Van Der Poel triumphs at Sanremo. But Ganna is ready for the classics
Surprise: good news comes from the 114th Milano-Sanremo, splendidly won by the Dutch Mathieu Van Der Poel, ahead of our Filppo Ganna, the Belgian Wout Van Aert and the super favorite Tadej Pogacar. Certainly the jab that allowed the Dutchman, nephew of the famous Raymond Poulidor, to detach his opponents at the end of the Poggio, and precede them to the finish line with a handful of seconds, must be included in the prestigious gallery of masterpieces of this classic. Van Der Poel, already winner of 2 Tours of Flanders, is not discovered today, but conquering Sanremo, in front of such a prestigious company, is something special that ennobles the career of any champion.
The good news, however, is another: and it is the second place of Filippo Ganna, a new Ganna, perfect in staying with the best until the Dutchman's winning stretch. But even at this juncture, with Pogacar and Van Aert visibly in difficulty, our hour record holder continued his pursuit of Van Der Poel keeping well downhill and ahead of the Belgian and Slovenian in the final sprint. An excellent result, that of Ganna, which confirms his great qualities and which will give him a boost in his definitive growth.
Poggio is not the Stelvio, but keeping up with champions like Pogacar and Wan Aert means that Pippo can make the big leap that everyone now expects from him: that of not only being a giant of the track and the time trial, but of to be able to have his say on the road too, in the great classics, especially those in the North which will start in about a fortnight. "Yes, I'm happy" said Ganna with his low profile way of commenting on his exploits. “I'm happy because I was still fresh on the Poggio, and maybe I could have even been more daring. Too bad, every corner is lost… Now, however, I focus on the classics of the North. For sure I'll do Roubaix, then let's see…” What can I say? If he had settled for second place, Ganna wouldn't be a champion. Instead, behind this disappointment of his is the mad desire to throw himself back into the fray. The pride of the champion.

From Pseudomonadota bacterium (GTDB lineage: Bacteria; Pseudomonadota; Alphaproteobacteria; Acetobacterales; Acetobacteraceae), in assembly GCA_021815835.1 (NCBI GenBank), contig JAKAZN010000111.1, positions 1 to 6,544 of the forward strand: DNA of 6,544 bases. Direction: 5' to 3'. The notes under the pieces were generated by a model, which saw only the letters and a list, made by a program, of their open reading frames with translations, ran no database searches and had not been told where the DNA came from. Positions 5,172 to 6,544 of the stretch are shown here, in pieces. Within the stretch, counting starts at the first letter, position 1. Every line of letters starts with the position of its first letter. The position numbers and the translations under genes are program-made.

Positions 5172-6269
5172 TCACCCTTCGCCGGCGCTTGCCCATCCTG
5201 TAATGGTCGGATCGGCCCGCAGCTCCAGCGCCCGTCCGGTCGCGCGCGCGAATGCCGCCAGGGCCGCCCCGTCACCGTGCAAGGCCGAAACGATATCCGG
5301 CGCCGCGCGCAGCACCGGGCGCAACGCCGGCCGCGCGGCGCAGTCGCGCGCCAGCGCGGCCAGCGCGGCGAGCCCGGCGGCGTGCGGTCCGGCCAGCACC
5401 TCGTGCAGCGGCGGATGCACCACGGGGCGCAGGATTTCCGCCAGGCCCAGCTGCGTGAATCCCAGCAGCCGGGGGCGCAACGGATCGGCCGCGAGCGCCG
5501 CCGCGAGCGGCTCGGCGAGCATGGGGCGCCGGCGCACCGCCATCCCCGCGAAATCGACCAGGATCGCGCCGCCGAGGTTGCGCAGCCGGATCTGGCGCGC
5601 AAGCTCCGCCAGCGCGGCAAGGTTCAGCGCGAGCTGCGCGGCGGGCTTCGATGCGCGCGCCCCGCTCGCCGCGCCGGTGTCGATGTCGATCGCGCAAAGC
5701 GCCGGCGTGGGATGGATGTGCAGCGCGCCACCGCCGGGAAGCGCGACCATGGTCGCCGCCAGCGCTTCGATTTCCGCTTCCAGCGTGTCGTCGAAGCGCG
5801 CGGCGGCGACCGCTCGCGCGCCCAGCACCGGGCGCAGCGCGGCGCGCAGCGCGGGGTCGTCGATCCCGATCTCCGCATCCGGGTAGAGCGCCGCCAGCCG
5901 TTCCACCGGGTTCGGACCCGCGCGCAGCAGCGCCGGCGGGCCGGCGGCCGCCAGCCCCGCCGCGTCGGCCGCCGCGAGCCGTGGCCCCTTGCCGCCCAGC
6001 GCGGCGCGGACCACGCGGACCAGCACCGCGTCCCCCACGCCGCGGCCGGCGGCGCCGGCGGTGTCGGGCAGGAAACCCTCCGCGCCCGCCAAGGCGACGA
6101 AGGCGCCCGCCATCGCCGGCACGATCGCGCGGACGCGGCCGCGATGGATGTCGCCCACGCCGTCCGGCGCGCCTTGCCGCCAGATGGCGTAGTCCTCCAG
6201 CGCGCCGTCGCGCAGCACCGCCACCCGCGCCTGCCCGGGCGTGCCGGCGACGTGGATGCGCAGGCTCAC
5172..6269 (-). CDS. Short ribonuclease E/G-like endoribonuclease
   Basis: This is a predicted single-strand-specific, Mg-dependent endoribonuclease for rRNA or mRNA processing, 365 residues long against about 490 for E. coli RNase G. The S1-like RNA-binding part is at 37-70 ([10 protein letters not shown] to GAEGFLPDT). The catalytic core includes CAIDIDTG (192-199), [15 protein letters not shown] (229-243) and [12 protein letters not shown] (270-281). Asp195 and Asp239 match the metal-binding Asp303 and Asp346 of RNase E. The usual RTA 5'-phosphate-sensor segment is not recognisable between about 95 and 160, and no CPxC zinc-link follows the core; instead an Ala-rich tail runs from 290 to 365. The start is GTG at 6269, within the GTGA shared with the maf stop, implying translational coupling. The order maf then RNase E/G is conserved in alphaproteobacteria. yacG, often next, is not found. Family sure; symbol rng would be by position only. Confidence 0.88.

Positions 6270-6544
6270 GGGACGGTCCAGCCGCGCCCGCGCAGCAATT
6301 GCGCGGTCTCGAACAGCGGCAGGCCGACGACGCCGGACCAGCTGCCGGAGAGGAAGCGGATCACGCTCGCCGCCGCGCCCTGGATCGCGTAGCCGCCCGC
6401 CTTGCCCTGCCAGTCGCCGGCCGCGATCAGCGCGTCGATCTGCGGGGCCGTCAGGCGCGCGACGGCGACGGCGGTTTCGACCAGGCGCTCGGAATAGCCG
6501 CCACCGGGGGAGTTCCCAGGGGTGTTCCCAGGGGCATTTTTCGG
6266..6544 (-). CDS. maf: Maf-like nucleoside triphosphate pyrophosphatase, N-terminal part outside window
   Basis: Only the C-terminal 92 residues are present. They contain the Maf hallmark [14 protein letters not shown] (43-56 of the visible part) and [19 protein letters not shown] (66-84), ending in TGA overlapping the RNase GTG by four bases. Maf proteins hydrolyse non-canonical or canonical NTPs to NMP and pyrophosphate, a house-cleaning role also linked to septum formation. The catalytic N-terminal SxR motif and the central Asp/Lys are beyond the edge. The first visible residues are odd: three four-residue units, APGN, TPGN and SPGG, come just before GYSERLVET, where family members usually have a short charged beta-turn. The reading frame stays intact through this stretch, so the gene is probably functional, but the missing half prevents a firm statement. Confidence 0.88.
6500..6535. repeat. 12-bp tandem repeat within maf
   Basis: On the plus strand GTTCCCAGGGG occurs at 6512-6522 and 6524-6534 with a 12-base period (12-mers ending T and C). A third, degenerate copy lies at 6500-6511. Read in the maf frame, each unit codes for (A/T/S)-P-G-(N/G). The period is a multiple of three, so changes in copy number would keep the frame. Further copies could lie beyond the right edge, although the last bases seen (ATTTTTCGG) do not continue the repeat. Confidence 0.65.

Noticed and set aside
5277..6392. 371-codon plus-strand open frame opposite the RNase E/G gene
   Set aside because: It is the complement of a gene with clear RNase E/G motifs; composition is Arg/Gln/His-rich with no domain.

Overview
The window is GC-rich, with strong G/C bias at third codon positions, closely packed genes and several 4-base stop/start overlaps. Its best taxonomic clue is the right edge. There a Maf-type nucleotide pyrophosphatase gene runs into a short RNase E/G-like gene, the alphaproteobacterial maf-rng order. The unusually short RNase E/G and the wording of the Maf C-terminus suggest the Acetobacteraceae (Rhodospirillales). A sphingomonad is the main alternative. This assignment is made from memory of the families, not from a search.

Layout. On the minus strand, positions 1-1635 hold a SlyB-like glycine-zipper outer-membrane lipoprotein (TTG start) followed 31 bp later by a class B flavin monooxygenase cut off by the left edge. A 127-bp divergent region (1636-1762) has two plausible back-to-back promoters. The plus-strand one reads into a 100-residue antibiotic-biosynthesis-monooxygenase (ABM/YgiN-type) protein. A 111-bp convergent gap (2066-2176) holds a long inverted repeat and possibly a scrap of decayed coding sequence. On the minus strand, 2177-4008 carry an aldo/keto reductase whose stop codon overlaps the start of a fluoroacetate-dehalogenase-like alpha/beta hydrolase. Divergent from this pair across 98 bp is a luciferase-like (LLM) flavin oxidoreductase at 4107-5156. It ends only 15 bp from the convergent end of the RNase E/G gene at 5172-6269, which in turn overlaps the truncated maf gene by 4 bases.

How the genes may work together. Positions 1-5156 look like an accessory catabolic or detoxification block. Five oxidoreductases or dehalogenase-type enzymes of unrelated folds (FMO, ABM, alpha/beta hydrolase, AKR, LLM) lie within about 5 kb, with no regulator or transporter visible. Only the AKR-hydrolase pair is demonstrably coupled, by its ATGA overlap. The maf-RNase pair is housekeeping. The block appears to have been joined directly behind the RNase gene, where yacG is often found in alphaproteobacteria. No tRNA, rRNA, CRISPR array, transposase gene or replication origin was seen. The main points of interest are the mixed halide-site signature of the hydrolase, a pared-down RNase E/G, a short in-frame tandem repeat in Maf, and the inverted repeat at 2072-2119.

In short, after having dominated the time trial and the track, perhaps this is the right time. Ganna, who was born in Verbania on 25 July 196, is 26 years old, the perfect age to try his hand at a high level in the one-day classics, World Champion on the road and on the track, with six stages in the Giro d'Italia, can find a new dimension that allows him to acquire a more charismatic role within Ineos, the powerful English team. Orphaned by Nibali, and at the moment with no new young riders on the horizon, Italian cycling has an enormous need to find a new point of reference that will drive our movement.
The fleeting moment
Returning to the jab of Van Der Poel, grandson of that Poulidor who triumphed in Rivera in 1961, it must be said that he truly surprised everyone. In fact, his action came just at the moment when Pogacar was thought to be leaving. Instead the Slovenian, who had made his partner Wellens work in the first part of the Poggio, lost the fleeting moment, almost as if he needed to catch his breath before attempting the draw. In that convict moment, the Dutchman took flight gaining about ten seconds which he then kept in the dive towards via Roma. Van Der Poel, who also won a cyclo-cross world championship, is now on top. «I'm really happy: conquering Sanremo is a special joy because it's a race unlike any other».
Almost five million salary, 41 overall victories on the road, Mathieu well represents current cycling in his way of running, more effortless, spectacular, always ready to do battle. His real rival, who's a bit nibbling for third place, is Van Aert, with whom he also challenged himself to the last in cyclo-cross.
The loser: Pogacar
The loser of this Sanremo, to be honest, is Tadej Pogacar, a Slovenian cannibal who is less hungry than usual. This season, in 13 days he had won nine times, including Paris-Nice where he had dominated by paving the competition. He was therefore highly anticipated, certainly the number one favourite. But Sanremo is a strange race, a magical race, with its ending which, by throwing everything upside down, always tells the truth,